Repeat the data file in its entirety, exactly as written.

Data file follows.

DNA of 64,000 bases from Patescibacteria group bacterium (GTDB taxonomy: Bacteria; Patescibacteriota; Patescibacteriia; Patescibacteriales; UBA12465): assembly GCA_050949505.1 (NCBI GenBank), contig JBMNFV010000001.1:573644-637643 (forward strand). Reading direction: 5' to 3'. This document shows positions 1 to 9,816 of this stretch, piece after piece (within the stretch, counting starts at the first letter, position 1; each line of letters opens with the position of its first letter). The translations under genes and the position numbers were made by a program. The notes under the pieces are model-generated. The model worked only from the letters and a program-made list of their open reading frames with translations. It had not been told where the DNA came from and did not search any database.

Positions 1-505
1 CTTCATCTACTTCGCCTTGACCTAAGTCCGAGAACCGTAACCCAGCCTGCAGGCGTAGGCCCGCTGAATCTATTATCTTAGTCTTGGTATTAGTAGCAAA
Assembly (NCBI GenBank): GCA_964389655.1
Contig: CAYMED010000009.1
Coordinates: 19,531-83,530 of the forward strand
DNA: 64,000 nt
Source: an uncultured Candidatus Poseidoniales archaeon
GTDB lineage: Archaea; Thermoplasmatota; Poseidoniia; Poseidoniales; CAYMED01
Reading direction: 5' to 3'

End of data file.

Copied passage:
DNA of 64,000 bases from Patescibacteria group bacterium (GTDB taxonomy: Bacteria; Patescibacteriota; Patescibacteriia; Patescibacteriales; UBA12465): assembly GCA_050949505.1 (NCBI GenBank), contig JBMNFV010000001.1:573644-637643 (forward strand). Reading direction: 5' to 3'. This document shows positions 1 to 9,816 of this stretch, piece after piece (within the stretch, counting starts at the first letter, position 1; each line of letters opens with the position of its first letter). The translations under genes and the position numbers were made by a program. The notes under the pieces are model-generated. The model worked only from the letters and a program-made list of their open reading frames with translations. It had not been told where the DNA came from and did not search any database.

Positions 1-505
1 CTTCATCTACTTCGCCTTGACCTAAGTCCGAGAACCGTAACCCAGCCTGCAGGCGTAGGCCCGCTGAATCTATTATCTTAGTCTTGGTATTAGTAGCAAA
Assembly (NCBI GenBank): GCA_964389655.1
Contig: CAYMED010000009.1
Coordinates: 19,531-83,530 of the forward strand
DNA: 64,000 nt
Source: an uncultured Candidatus Poseidoniales archaeon
GTDB lineage: Archaea; Thermoplasmatota; Poseidoniia; Poseidoniales; CAYMED01
Reading direction: 5' to 3'